The combination of casirivimab and imdevimab is the subject of the latest data cut from RECOVERY, the large-scale UK-based trial testing a variety of potential treatments. In total, 9,785 patients hospitalized with Covid-19 were enrolled in this arm of the study and were randomly assigned to receive either usual care plus the intravenous combo or usual care alone.

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It felt natural for Alain Maiore and Sebastian Amigorena to bring in Michel Sadelain as a co-founder of Mnemo Therapeutics. A CAR-T pioneer, Sadelain had been involved as an advisor since the early days — enthusiastic about Amigorena’s work in a genetic knockout that could enhance T cell memory and a new class of potential targets he’s discovered — and could introduce some well-known technologies to the toolbox. So they got the initial cash from Sofinnova Partners to plant roots in Paris and New York in early 2019; within a few months, they began to see more clearly just what the antigen discovery platform might unlock.

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Barry Greene, Sage CEO

UP­DAT­ED: Sage's sec­ond chance at de­pres­sion hits the PhI­II pri­ma­ry, but ques­tions re­main over dura­bil­i­ty, side ef­fects

Looking to make a comeback after a big Phase III flop, Sage Therapeutics revealed data they believe could change the entire depression treatment landscape, given the vast array of failures in the field. But some results are spooking investors, sending Sage $SAGE shares down early Tuesday.

First, the primary: Sage and Biogen reported Phase III data for once-daily zuranolone Tuesday morning, saying the experimental drug hit its primary endpoint by spurring a statistically significant change from baseline in the 17-item Hamilton Rating Scale for Depression total score. After 15 days, patients in the drug arm saw an average change of -14.1 points, compared to -12.3 on placebo.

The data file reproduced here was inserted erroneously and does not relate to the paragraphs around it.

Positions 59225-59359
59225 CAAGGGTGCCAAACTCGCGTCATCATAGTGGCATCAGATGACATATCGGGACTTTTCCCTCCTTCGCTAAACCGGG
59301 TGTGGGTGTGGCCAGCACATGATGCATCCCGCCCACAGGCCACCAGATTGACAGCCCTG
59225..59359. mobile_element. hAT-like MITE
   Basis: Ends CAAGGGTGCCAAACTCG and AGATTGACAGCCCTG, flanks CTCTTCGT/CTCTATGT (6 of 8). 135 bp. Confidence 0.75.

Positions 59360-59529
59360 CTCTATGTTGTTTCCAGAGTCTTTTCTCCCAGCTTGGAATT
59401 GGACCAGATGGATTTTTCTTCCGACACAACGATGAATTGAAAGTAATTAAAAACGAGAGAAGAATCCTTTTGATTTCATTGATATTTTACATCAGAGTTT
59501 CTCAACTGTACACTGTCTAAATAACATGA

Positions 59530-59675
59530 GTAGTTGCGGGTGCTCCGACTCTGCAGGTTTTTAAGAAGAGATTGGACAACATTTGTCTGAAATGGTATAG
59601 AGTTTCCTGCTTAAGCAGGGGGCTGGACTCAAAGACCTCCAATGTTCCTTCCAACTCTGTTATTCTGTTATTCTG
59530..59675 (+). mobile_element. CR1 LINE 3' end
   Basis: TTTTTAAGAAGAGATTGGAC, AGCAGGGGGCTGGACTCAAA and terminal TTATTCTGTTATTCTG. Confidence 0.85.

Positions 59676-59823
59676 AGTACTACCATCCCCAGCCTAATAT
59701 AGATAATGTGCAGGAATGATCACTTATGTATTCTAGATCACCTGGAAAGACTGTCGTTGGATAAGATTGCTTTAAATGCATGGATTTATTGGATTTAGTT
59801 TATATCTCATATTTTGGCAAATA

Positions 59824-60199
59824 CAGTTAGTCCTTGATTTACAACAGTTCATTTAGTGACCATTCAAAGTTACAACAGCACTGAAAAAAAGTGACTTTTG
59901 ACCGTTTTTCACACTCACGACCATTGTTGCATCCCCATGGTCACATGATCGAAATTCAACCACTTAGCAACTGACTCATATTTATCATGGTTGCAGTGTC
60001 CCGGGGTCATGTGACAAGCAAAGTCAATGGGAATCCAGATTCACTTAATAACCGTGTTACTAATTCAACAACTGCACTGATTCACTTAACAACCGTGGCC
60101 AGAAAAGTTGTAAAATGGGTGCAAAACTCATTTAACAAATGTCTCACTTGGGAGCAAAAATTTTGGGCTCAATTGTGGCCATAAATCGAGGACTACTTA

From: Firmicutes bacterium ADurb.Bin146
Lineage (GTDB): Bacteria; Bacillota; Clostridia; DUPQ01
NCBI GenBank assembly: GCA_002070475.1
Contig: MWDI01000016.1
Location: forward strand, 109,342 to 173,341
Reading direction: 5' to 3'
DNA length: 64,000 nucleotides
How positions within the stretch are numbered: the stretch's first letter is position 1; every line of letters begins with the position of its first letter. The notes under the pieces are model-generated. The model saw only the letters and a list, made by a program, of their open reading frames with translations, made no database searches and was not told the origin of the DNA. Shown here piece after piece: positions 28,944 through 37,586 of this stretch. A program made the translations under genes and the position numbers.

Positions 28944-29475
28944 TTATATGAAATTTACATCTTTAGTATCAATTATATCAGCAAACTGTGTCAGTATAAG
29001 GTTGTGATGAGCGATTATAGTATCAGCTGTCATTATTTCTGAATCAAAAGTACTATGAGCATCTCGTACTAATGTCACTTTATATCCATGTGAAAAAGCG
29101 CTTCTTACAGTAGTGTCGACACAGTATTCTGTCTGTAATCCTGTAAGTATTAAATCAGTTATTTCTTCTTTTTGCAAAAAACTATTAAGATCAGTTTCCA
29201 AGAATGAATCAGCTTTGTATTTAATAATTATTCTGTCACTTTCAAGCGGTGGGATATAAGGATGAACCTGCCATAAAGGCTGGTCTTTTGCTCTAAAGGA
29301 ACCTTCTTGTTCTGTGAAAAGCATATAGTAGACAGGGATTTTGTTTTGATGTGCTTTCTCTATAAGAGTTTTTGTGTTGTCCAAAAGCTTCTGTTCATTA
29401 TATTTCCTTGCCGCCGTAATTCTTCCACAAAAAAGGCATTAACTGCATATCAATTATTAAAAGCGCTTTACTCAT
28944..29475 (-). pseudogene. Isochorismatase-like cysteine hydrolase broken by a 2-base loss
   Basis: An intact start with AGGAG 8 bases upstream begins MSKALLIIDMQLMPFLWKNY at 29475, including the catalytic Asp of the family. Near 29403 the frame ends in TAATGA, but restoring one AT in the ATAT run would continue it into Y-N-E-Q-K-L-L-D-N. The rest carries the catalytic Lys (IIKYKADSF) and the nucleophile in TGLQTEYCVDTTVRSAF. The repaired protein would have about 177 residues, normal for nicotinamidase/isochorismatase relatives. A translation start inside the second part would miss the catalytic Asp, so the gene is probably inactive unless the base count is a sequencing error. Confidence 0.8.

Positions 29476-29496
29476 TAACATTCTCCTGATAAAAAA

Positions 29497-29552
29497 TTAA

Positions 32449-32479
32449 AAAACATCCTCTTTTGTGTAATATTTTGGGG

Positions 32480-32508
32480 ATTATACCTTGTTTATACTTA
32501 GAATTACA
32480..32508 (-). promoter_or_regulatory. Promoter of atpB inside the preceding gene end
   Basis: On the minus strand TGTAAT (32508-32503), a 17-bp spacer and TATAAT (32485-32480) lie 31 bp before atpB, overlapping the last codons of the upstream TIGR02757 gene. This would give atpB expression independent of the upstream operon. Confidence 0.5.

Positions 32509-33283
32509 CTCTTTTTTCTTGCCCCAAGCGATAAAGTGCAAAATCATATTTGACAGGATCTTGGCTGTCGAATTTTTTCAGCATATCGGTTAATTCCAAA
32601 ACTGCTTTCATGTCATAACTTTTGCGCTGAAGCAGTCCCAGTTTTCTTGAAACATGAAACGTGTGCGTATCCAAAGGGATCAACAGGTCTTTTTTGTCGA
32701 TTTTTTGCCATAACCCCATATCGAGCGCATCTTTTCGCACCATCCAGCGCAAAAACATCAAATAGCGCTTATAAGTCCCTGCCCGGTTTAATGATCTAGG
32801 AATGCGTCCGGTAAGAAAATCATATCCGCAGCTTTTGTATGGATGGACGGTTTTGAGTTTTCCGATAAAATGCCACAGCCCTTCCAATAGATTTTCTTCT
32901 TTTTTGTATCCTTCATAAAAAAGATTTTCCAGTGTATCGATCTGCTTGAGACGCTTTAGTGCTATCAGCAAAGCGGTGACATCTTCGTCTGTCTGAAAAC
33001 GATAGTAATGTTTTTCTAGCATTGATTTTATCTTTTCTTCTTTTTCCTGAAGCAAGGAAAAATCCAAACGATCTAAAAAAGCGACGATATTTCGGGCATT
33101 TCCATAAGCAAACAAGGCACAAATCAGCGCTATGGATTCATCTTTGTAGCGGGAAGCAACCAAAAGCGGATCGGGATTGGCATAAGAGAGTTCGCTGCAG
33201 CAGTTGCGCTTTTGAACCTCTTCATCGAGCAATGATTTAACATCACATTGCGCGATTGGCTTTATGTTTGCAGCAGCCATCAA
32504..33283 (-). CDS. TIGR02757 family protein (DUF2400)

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Bio­gen sig­nals a big PhI­II fail­ure as the lead gene ther­a­py in their $800M Night­star buy­out goes down in flames

That $800 million buyout of Nightstar has turned into a bust for Biogen as the lead therapy in the deal failed a pivotal study, signaling a severe setback for the biotech’s ambitions in gene therapies.

The big biotech put out the word after the market closed on Monday that the gene therapy they picked up in the deal for a degenerative blindness called choroideremia failed the Phase III study, just a month after their #2 drug in the deal also flopped in a mid-stage study.

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As Covid-19 shifts the world's at­ten­tion to biotech, Noubar Afeyan's Flag­ship builds $3.4B fund to fu­el new in­ven­tions. Here's the plan

A little more than a year ago, Flagship Pioneering rolled out a monster fund with $1.1 billion in it to bankroll the platform companies they were creating inside their own labs. But it turns out, that was just the prelude to a much, much larger raise, as both current investors — who’ve been reaping the rewards of some booming biotech stocks — join in with new investors betting on more in the years to come.